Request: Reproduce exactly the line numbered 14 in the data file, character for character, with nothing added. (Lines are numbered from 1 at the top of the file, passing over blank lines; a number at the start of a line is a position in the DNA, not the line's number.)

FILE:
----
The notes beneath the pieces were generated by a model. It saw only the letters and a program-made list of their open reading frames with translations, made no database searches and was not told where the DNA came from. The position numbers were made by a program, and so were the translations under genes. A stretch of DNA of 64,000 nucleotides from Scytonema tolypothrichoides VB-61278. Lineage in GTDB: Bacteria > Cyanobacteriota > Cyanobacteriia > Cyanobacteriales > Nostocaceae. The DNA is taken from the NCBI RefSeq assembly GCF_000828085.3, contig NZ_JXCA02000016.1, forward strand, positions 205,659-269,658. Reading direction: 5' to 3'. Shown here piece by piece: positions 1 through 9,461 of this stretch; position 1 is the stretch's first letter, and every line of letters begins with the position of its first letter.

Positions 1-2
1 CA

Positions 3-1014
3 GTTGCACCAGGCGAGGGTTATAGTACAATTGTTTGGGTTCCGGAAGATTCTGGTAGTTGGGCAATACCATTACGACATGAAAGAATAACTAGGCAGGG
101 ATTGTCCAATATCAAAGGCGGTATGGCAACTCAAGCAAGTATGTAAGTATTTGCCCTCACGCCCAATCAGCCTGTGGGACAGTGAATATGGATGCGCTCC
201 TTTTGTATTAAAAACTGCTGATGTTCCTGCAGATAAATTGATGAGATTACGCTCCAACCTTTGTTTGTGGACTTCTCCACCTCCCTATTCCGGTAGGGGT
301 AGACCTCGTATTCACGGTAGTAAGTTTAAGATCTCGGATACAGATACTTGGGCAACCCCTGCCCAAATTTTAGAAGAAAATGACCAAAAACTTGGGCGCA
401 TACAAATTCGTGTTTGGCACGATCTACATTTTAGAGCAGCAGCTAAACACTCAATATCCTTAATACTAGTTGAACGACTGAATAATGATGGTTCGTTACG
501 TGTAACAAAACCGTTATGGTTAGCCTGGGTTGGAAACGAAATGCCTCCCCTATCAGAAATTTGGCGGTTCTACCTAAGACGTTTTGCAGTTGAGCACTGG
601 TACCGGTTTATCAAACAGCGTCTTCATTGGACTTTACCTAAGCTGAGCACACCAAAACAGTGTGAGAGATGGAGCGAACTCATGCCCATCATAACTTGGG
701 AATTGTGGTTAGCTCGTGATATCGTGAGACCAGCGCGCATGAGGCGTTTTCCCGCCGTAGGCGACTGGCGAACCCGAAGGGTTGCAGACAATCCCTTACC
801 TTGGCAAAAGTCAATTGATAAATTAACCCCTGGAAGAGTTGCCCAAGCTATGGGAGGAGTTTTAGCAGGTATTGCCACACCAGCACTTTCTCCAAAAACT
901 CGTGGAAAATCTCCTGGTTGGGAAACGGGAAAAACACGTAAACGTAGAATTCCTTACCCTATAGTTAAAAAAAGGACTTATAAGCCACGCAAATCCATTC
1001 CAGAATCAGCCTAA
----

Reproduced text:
901 CGTGGAAAATCTCCTGGTTGGGAAACGGGAAAAACACGTAAACGTAGAATTCCTTACCCTATAGTTAAAAAAAGGACTTATAAGCCACGCAAATCCATTC